Can O’Toole’s Climate Policy Defeat Climate Denying Conservatives?Posted: June 24, 2024

Erin O’Toole, Leader of the Conservative Party of Canada just announced a new climate plan. Or maybe an Environment plan? Or an appeasement plan? On paper, the plan finally seems to be taking climate seriously. Is it enough? Maybe. But regardless, it is a step in the right direction. Yet, does it really matter if the party does not even believe in climate change?

Well, let’s start from the beginning. Conservatives do not have the best track record when it comes to climate change. Way back (at least for me), we had Stephen Harper as our Prime Minister. He silenced climate change scientists, cut climate change funding, and degraded our environmental policy by being best buds with big fossil fuel. The next leader, Andrew Scheer, who ran in 2019 for Prime Minister, had the strangest climate change platform ever. It was vague, not much measures, based on unsuccessful measures and was mainly designed to make anti-climate people feel that they were doing some good despite that the plan would not do so. Their bad record for climate change is also one of the main contributing losses for both Conservative leaders during the election.

Finally, we have Erin O’Toole. He ran with a decent climate plan for his campaign to become Conservative Leader. But, he like his predecessors, could not resist bowing down to Big Fossil Fuel by eliminating his clause to stop fossil fuel subsidies – something that the Greens, NDP, Bloc, and Liberals have all pledged to do.

However, the past few months have changed, with O’Toole finally learning the mistakes of his predecessors. In fact, he spoke loud and clear – telling Conservatives that sticking their heads in the sand will only shift voters away. He had good reason to believe this with COVID being a turning point for climate change. There began a worldwide push for a green economy alongside the implicit Liberal–NDP–Bloc Coalition capitalizing on Gen Z’s vote. All seemed bright. It seemed that the Conservatives were finally learning.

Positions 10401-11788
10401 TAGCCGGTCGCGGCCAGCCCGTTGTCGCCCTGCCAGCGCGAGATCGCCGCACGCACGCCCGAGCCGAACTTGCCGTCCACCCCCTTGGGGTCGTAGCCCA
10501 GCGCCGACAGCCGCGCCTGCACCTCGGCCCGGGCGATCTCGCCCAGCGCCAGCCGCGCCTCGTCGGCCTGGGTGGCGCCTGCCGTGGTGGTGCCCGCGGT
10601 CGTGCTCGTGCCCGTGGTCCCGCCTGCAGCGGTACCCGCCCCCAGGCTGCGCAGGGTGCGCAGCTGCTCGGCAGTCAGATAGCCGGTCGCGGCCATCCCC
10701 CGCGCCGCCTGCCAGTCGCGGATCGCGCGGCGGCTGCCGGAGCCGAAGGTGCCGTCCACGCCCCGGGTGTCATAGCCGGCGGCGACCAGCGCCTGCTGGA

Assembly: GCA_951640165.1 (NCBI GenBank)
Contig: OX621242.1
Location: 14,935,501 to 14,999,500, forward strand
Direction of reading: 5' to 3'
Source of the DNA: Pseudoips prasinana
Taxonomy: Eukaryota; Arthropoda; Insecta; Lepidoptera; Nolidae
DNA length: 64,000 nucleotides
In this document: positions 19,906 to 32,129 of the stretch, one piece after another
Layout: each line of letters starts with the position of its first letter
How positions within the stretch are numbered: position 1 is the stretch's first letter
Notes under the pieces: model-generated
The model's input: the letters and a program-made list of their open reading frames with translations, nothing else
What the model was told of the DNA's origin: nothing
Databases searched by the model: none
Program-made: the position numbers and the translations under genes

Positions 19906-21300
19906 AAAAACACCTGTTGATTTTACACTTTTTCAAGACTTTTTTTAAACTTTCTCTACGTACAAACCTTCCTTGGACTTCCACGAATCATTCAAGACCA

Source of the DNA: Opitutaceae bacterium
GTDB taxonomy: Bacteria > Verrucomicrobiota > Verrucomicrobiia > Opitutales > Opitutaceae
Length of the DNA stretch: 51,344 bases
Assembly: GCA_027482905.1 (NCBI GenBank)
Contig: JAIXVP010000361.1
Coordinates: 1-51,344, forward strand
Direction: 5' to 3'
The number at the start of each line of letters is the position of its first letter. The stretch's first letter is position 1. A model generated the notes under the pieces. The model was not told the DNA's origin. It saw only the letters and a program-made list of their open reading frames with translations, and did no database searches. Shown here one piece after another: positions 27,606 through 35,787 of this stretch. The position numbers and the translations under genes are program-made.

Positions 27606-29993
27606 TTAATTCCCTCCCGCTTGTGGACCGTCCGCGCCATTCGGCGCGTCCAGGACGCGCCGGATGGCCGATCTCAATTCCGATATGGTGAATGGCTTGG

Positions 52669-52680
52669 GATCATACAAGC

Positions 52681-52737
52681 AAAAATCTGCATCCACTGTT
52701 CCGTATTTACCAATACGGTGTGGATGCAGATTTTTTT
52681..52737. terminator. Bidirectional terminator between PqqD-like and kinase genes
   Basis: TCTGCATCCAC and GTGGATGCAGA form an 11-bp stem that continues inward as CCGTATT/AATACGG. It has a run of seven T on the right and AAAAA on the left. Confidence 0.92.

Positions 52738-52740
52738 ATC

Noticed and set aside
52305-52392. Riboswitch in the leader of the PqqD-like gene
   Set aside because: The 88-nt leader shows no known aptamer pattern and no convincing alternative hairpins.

Yet it seems that O’Toole has to deal with a curse that is ridden in the Conservative Party: the fear of fighting climate change. Recently, the Conservatives voted against declaring climate change is real. Why would you be afraid of fighting what is objectively considered the greatest threat to humanity? Even if we consider that the vote was not unanimous, the fact that it passed at all and had to be considered in the first place is truly mind boggling. How can you live in 2021 and not understand that climate change is real? It seems that the Conservatives have a passion for screwing up their election chances. Climate change was the most important issue for the 2019 election, and I expect it to be up there when the next one comes. While O’Toole’ rightly denounced the Conservatives for their self-destructive tendencies, the damage was already done.

First, he had to watch as the Conservatives got derailed by the media. It is pathetic to be a political party in 2021 and not believe in climate change. Second, he had to deal with the abuse from all the other political parties who bragged during the conventions about their efforts to stop climate change. The Liberals, who in particular, did not waste a single moment roasting the Conservatives for their incompetence in not recognizing the greatest threat to humanity. They likely stole a lot of young voters as a result. Any change from the general Conservative party? Any call to recast the vote by the caucus? Nope

O’Toole, for some reason, has not given up, despite his own party being undeserving of him. Just a couple of days ago, he announced a new climate change plan. The Conservatives should be thanking their lucky stars Surprisingly, his plan has been independently found by Navius Canada to meet similar targets set by the current Liberal government. Key highlights include: technological development, tariffs for overseas carbon-intensive goods, retrofitting, and an electric grid.

But, I still have doubts. For one, unlike all the other parties, he omitted key policies for a green economic future promised by the other parties such as a just economic recovery, a green transition, and ecotourism (as found in Rohan’s Green Deal ). More importantly, however, he justified keeping the fossil fuel industry in the long term on the grounds that other countries are worse polluters. Canada producing 2% of all emissions is irrelevant since we produce the 7th most per capita in the world!